Alongside the sporting activities were art festivals and tours around various regions of Indonesia to help foster this sense of togetherness. Students were given a two-week holiday to work as guides during the games, and members of the public temporarily lent their cars to provide transport for the athletes, helping to build a sense of pride across the country. With a holistic set of events and small considered gestures, Sukarno was making clear that not only was this a moment of solidarity between the New Emerging Forces, but also a significant moment for Indonesian postcolonial nation-building. The impact of GANEFO’s broad-spanning vision is captured in the words of one journalist, Francisca Pattipholy, who recalled in The Jakarta Method:
“For the first time in my life, I became aware that I didn’t actually come from an uncultured or backwards people, and the other peoples of Africa and Asia weren’t backwards either (…) We played our own sports, put on our own dances. This was really an awakening for us. It felt like this was what the West had been trying so hard to keep down, for centuries, and it was finally revealed.”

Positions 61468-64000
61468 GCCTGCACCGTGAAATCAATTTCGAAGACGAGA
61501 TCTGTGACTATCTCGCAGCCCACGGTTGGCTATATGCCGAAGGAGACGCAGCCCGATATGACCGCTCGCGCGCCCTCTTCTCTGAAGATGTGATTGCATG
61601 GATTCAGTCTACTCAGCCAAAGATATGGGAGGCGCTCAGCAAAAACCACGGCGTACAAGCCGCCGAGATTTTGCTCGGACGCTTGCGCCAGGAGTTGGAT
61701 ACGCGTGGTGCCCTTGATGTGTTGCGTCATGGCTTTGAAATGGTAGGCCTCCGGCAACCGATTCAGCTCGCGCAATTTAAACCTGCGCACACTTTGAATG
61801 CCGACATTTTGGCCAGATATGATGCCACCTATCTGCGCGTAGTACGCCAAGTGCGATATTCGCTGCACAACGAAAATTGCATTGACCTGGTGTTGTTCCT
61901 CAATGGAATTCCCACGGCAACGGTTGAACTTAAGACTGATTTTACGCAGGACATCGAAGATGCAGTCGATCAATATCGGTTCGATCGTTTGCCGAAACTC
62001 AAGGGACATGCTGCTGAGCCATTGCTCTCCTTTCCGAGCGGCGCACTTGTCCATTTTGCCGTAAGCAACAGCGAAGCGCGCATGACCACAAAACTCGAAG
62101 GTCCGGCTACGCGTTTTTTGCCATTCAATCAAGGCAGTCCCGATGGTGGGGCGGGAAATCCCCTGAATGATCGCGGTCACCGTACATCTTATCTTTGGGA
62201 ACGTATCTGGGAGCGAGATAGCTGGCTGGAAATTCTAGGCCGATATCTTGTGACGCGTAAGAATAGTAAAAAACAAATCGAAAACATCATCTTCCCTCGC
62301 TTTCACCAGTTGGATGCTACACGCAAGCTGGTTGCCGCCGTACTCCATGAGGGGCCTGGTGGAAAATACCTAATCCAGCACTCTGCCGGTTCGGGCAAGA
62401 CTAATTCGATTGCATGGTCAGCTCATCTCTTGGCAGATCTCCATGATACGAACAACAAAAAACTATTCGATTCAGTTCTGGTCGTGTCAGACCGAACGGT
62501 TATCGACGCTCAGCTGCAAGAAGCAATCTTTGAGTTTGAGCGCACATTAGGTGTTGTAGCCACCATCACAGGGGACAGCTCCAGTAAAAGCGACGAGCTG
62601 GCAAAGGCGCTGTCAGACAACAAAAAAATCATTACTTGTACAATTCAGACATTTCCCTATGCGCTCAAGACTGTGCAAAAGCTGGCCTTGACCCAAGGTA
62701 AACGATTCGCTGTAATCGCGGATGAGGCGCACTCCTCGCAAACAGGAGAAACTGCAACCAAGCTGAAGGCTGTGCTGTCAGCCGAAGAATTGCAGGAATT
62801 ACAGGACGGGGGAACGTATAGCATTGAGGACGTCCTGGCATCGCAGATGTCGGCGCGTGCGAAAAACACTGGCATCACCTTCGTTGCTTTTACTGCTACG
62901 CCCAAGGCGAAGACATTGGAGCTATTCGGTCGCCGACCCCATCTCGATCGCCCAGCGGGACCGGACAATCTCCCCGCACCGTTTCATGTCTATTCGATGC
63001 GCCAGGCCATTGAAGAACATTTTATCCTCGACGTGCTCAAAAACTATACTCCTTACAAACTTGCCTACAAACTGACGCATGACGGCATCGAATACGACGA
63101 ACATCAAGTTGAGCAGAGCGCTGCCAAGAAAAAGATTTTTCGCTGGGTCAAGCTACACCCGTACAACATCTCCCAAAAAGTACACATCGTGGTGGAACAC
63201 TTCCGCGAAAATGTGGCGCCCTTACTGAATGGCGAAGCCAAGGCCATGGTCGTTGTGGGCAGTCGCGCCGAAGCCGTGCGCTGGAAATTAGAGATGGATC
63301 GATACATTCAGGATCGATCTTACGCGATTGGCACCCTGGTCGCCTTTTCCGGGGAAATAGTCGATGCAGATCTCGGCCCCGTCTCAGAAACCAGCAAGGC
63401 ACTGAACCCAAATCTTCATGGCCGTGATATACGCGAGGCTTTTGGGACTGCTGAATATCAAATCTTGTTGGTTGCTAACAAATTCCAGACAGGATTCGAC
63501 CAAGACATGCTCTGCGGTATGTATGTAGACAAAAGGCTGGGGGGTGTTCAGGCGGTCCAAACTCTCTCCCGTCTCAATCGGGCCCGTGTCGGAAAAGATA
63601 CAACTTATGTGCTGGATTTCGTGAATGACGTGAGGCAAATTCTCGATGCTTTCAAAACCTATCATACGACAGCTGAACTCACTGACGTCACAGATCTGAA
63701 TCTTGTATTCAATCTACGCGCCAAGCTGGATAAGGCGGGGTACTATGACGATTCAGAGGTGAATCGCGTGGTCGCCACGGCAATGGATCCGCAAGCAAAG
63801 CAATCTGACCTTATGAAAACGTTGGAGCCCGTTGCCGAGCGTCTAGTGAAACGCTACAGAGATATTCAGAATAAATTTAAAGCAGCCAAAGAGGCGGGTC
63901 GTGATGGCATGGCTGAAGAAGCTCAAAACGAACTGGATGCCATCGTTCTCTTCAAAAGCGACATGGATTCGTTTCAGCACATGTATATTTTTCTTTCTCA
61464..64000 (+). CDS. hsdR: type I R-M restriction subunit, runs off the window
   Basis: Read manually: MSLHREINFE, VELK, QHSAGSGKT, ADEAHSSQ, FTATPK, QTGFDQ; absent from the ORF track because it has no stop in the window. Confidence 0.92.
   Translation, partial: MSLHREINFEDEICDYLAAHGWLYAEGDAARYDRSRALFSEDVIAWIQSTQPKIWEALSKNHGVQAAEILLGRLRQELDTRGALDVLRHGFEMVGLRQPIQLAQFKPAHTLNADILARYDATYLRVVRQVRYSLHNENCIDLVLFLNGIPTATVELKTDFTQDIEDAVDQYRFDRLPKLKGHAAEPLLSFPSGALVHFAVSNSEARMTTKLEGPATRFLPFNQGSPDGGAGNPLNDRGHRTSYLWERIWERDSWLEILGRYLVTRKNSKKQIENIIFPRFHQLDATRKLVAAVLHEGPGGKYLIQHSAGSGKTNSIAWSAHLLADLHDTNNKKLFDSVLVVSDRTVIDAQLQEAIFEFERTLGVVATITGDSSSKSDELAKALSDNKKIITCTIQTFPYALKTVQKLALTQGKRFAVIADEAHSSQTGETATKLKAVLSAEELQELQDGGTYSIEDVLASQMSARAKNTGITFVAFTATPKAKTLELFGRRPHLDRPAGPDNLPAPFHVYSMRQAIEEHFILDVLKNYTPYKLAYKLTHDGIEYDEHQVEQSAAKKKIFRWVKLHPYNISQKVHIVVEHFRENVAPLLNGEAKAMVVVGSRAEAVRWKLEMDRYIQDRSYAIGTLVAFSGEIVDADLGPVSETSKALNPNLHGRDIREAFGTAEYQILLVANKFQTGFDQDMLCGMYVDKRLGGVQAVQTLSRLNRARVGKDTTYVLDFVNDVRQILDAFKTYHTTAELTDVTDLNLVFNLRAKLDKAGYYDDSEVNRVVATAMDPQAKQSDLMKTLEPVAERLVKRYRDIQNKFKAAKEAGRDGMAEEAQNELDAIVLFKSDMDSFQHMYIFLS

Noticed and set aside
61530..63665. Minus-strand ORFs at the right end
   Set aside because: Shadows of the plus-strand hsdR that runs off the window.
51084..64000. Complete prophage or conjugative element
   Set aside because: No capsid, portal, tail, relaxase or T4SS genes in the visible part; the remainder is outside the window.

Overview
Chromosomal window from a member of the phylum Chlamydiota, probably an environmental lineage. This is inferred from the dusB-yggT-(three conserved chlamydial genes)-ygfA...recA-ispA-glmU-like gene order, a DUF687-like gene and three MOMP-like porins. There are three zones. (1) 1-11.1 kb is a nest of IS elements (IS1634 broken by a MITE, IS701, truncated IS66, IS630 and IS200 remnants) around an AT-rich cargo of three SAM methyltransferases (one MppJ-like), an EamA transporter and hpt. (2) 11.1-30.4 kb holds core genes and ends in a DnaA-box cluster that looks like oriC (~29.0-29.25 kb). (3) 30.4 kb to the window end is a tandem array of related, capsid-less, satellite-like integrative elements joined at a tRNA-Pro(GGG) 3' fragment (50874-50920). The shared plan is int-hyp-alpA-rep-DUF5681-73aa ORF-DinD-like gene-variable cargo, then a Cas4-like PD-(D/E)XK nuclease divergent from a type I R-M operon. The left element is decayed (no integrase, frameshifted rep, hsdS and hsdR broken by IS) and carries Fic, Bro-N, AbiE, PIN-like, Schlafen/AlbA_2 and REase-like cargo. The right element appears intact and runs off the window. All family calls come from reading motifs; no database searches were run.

Although the stadium and surrounding complex was not purpose-built for GANEFO, the design embraced Sukarno’s vision of entwining his nation-building project alongside international anti-imperial solidarity. The stadium’s official name even took after Sukarno himself—Bung Karno is an affectionate term for Sukarno, loosely translating to Brother Karno. The design and funding for the complex utilised this delicate balancing act, as Sukarno negotiated a loan of 12.5 million from the Soviet Union for the construction of the stadium, also commissioning a team of Soviet architects to lead the design process. Though an Indonesian architect might have been expected given Sukarno’s patriotic rhetoric, this partnership was strategic for both the USSR and Non-Aligned Indonesia. The Soviet Union were keen to use the stadium’s development to further leverage Indonesia’s position against the United States as part of a broader context of Soviet assistance to developing nations during the Cold War. At the same time, Sukarno utilised the Soviet Union’s significant resources to advance Indonesia’s global prominence as the nation experienced an economic crisis.